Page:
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401(k) vs. IRA: The Pros and Cons of Both

401(k) vs. IRA: The Pros and Cons of Both

September 01, 2022

Depending on where you work or if you are self-employed or a business owner, there are many ways to save for retirement, and each savings vehicle has its own considerations. Two of the most popular retirement investment accounts are an individual retirement account (IRA) and an employer-sponsored retirement plan (ESRP), such as a 401(k). 

But between an IRA and an ESRP, which one is best for you? That answer will depend on your unique needs, such as whether or not your company offers an employer match, how much you plan to contribute, and when you are planning to retire.

To simplify the information and help you make the best choice for your particular situation, we’ve narrowed it down to three key differences between these two accounts.

1. Contribution Limits

You want to save as much as possible, right? Well, that might determine which type of account you choose. One major difference between a personal IRA and an ESRP is the contribution limit. For an IRA, you can contribute up to $6,000 per year if you are under the age of 50, or $7,000 per year if you are age 50 or older. (1)

On the other hand, the maximum elective deferrals (the contributions that an employee makes) for 401(k) plans is $20,500 if you are under the age of 50, or $27,000 per year if you are age 50 or older. (2) And that’s just how much you can contribute; anything your employer chooses to match or contribute doesn’t count toward that limit.

That being said, most people don’t completely max out their 401(k) contributions so fully funding a personal IRA can get you most of the way there if you do decide to choose that option. 

Although it is wise to make sure you contribute enough to receive any matching contributions offered by your company through an ESRP, any additional contributions you wish to make can go into either the ESRP (up to its contribution limit) or an IRA (up to its contribution limit), subject to the income limitations described below. The ability to contribute to an ESRP is not restricted by income.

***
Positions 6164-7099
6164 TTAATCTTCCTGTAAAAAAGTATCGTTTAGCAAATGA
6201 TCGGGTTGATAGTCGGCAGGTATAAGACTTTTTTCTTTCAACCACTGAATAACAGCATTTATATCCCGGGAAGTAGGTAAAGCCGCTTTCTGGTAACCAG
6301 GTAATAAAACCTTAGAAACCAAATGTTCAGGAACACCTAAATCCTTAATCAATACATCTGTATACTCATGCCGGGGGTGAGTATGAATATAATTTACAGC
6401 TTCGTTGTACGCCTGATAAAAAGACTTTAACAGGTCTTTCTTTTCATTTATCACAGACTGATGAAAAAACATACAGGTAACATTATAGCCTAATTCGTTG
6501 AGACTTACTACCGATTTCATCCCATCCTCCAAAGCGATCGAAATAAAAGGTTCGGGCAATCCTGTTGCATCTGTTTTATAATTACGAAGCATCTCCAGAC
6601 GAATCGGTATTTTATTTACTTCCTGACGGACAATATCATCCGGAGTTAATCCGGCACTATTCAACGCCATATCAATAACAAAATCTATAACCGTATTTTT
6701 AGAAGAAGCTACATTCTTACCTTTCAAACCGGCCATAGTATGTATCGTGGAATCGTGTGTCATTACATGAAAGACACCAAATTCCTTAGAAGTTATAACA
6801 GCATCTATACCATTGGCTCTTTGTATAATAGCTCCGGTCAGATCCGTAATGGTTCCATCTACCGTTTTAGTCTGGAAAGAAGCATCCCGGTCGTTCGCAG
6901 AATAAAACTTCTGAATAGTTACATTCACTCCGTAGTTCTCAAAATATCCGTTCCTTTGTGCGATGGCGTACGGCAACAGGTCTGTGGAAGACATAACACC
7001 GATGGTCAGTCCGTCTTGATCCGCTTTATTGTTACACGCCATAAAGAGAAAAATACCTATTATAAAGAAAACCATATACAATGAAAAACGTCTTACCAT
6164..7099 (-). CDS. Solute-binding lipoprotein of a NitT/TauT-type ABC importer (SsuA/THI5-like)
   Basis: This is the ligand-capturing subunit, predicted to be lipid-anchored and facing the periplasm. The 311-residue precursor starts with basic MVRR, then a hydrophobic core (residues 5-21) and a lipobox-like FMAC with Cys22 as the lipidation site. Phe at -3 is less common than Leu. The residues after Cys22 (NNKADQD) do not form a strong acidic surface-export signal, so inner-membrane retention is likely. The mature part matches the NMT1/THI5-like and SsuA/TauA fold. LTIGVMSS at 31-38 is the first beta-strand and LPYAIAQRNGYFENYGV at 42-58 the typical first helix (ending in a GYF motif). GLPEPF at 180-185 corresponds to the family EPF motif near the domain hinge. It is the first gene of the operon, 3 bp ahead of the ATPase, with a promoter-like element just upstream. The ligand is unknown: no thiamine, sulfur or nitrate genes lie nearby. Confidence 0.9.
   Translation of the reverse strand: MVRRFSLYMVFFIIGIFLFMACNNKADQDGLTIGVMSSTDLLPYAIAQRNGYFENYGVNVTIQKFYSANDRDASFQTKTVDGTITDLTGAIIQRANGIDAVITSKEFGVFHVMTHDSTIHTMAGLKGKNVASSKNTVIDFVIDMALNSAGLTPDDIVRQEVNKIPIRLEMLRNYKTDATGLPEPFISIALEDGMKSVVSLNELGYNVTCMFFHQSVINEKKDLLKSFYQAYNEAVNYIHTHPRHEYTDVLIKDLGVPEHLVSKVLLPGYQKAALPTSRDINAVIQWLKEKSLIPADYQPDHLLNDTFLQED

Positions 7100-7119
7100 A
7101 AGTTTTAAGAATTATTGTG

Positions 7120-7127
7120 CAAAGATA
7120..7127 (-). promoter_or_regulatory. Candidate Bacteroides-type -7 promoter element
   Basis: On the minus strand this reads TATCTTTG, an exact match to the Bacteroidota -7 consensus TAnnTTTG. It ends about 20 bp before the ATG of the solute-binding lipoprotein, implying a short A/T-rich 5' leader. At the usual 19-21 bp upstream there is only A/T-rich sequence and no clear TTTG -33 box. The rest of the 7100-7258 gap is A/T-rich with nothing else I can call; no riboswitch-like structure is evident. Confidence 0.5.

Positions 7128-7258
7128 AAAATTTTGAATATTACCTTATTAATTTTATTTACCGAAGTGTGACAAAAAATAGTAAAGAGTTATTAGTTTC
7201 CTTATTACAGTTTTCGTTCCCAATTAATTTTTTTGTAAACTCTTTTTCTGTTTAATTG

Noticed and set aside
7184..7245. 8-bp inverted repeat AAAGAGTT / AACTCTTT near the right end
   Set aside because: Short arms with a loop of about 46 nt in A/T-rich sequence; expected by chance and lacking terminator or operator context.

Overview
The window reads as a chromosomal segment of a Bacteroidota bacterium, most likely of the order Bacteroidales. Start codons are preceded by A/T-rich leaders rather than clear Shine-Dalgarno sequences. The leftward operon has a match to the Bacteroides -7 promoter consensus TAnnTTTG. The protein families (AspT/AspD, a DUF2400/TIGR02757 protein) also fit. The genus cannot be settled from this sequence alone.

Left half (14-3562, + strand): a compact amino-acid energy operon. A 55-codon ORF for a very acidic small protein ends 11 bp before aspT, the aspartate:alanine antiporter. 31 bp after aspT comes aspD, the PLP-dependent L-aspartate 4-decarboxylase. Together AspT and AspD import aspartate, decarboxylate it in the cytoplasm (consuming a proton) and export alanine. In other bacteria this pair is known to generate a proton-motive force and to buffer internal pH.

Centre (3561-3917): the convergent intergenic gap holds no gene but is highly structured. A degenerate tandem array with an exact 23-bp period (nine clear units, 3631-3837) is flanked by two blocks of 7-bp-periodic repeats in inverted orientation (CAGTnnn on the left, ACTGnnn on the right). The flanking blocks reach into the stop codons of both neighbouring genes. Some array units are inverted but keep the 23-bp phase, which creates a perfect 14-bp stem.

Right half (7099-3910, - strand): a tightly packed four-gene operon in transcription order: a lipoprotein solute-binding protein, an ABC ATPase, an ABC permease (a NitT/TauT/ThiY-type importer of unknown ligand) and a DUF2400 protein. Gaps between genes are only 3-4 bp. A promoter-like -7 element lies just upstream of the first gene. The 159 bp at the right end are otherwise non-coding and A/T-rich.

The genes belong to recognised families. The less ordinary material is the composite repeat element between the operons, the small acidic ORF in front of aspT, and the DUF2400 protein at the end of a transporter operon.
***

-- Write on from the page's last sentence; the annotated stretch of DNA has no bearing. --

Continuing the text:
2. Investment Options

IRAs are accounts you open yourself and that allow you to control the investment choices, which means you have quite a few more options (e.g., stocks, bonds, mutual funds, index funds) to choose from compared to what your ESRP offers. Employers select a certain number of investment options to offer and that is all you get. You tend to have more flexibility with where your money is invested with an IRA. With fewer options, you may not have as many low-fee choices as an IRA, so watch out for fees with the various funds your ESRP offers. Many people prefer an ESRP because of the convenience and employer match, but it’s important to read the fine print – restrictions and fees – for each option. 

Depending on your preferences (for the tax impact of your saving choices, detailed below), you might choose to contribute up to the maximum amount annually into a deductible or non-deductible IRA, and/or a Roth IRA (if eligible), and also contribute up to the maximum amount annually to your ESRP, as your savings budget allows. Depending on how advantageous the employer’s match on your contributions, and the available employer-selected options in your ESRP, this could be a wise strategy.

3. Tax Implications

Who wouldn’t want to save money on taxes? How you save your money impacts the tax treatment of those savings, so pay attention to this point.